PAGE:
A tale of floating and bodybuilding

A tale of floating and bodybuilding

18 December 2017, by The Floatworks
A tale of floating and bodybuilding

The human body is capable of some incredible feats. Okay, so we still can’t fly, but we can train our bodies to do some incredible things. And as marathon runners, racing drivers, and indeed any sportsperson at the top of their game will tell you, reaching that record-breaking, glass-ceiling smashing level of fitness takes a huge amount of mental and physical work.

The fruits of that effort are perhaps no more obvious than in bodybuilders. Their very bodies are the physical result of their hours and hours of training to be the best they can be. But what is bodybuilding, exactly? For many of us, we’ll only have come across its caricature in the media, or film and television, but the dedication and drive it takes is not anything to be scoffed at.


Bodybuilders enter into competitions where they’re judged on specific poses and routines, with attention paid to symmetry, muscularity and conditioning, among other factors. They treat their bodies like machines that are constantly improved and sculpted through hour upon hour of training, much like a Formula 1 team is constantly improving their car, making every gram count and angle optimised for airflow.

Of course, reaching that level takes a huge amount of work. For personal trainer and UK Bodybuilding and Fitness Federation competitor Kasia Romanowicz, that means intense training sessions twice a day, six days a week, as well as committing to an extremely health-conscious lifestyle where every calorie or gram of fat matters.

We know what you’re thinking – it all sounds like a lot of work. So what makes someone want to compete as a bodybuilder?

“It’s like… because you’re training so hard, you want to show what you’ve been working on!” begins Kasia. “The competitions are the one way for bodybuilders to show their hard work. It’s like in any sport, the performance is how you show that. I always wanted to do it for myself, just to show the hard work I’ve put in to everyday training.”

Kasia has been a professional bodybuilder for a year now, having competed in three national competitions. The first she won, the second she placed tenth, and the third – after a course of floating – she was back up to sixth. Next year she’s going international, expecting to compete in Brazil, Spain and even further afield.

As a longtime devotee of fitness, partly sparked through her love of dancing, Kasia has become obsessed with pushing her body to the limit.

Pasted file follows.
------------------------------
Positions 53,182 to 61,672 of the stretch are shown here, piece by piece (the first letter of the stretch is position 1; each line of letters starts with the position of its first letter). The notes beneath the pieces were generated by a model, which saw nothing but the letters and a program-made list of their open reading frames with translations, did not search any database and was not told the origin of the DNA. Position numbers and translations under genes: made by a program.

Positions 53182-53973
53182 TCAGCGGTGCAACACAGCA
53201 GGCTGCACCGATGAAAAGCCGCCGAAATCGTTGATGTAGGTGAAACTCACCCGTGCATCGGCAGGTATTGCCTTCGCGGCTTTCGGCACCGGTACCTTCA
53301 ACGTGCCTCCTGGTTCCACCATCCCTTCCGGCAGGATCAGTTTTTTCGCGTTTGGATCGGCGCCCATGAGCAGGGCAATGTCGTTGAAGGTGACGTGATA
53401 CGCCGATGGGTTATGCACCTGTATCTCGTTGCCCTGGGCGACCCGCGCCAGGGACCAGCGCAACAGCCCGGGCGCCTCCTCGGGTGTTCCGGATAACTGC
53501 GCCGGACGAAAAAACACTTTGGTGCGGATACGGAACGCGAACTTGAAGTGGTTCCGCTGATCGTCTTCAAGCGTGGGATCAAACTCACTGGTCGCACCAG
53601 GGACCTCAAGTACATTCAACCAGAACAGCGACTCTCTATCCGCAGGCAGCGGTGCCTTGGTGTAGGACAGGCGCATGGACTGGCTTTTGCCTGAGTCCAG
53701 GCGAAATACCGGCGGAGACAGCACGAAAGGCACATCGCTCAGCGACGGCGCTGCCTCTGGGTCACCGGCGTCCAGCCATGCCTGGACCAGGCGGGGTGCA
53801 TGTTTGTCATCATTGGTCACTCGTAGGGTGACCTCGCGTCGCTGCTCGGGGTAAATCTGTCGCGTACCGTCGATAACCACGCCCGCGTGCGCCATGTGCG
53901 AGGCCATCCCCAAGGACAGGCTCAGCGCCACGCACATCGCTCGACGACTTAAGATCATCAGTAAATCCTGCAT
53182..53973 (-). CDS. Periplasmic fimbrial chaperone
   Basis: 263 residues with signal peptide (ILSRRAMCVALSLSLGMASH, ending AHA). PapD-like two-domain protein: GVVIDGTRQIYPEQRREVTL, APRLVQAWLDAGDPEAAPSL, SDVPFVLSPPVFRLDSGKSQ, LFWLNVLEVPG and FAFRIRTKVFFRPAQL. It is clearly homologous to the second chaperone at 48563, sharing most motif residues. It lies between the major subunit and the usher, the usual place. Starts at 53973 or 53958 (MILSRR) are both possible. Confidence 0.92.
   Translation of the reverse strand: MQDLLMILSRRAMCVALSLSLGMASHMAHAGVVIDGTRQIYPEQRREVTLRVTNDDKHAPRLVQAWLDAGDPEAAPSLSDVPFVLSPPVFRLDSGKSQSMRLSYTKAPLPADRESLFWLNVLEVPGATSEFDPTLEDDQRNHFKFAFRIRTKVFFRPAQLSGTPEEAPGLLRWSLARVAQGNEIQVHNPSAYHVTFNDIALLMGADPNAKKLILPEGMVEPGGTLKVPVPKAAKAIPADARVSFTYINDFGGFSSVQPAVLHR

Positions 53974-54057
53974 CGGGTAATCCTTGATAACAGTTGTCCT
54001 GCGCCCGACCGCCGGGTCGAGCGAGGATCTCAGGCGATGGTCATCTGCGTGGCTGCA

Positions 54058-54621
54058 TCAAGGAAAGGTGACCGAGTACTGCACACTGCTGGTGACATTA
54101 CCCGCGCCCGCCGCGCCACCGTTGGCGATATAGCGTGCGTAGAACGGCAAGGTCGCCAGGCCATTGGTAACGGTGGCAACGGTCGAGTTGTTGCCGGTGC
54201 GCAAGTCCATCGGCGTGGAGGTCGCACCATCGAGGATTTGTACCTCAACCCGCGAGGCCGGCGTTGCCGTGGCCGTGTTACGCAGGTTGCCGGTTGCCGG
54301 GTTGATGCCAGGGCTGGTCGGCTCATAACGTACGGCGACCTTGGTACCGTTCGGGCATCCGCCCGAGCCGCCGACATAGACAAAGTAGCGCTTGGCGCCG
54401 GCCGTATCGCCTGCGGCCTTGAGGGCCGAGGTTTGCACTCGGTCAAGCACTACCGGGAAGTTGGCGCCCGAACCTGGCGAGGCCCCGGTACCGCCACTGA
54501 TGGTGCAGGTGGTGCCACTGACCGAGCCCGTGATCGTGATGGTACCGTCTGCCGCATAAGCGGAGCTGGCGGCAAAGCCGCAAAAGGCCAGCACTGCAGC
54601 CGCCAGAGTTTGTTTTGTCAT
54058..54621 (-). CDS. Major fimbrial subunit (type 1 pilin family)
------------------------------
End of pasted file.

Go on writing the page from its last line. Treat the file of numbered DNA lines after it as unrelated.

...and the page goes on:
But bodybuilding is as much a mental sport as a physical one; it takes a huge amount of dedication, drive, ambition and self-belief to get to where Kasia is. Training twice a day, six times a week means you have to constantly overcome that voice that’s saying “it won’t matter if you miss just this one session”.

“Mental strength is the core, it’s the most important part of your whole preparation for the competition. If you don’t have your mental wellbeing under control, your training is not going to be following the right path. You’re going to have ups and downs – every day your body and mind is under a lot of stress – that means you’re going to have more cravings, you’ll tell yourself you want to quit a thousand times. You need to have that strength inside you to keep pushing.”

In September, as Kasia was preparing for her most recent competition, we suggested she takes a course of floating to help centre her mind, help her body recover, and help her focus on the task ahead.

“When I was preparing for the competition, floating helped me a lot with focus, and being in that moment. I use that hour to switch off, or to visualise preparing for the competition, and actually being on the stage. That focus was really important for me. But it also helps with the relaxing of the body. This is really important because I train twice a day, six times a week. It’s quite a lot. But floating also helps with having better sleep. That’s really important for a bodybuilder, because your muscles recover when you sleep.”

So how much of a difference did floating make? Well, the proof is in the results – Kasia finished four places higher in this competition than her previous one, and certainly feels her time in the float pod gave her that extra edge.

“The difference between the competition where I didn’t float and the one where I did was so obvious. I was in a better state of mind, I was giving myself that one hour to completely switch off, it helped me with being in the moment, and not stressing myself, because I put a lot of stress on myself.”


You don’t have to be a bodybuilder to see the benefits of floating. Your Everest might not be competing as an international bodybuilding champion – maybe it’s just hitting your own fitness goals, or performing to the best of your ability in the office – but whatever it is, floating could help you achieve the focus and drive to climbing it.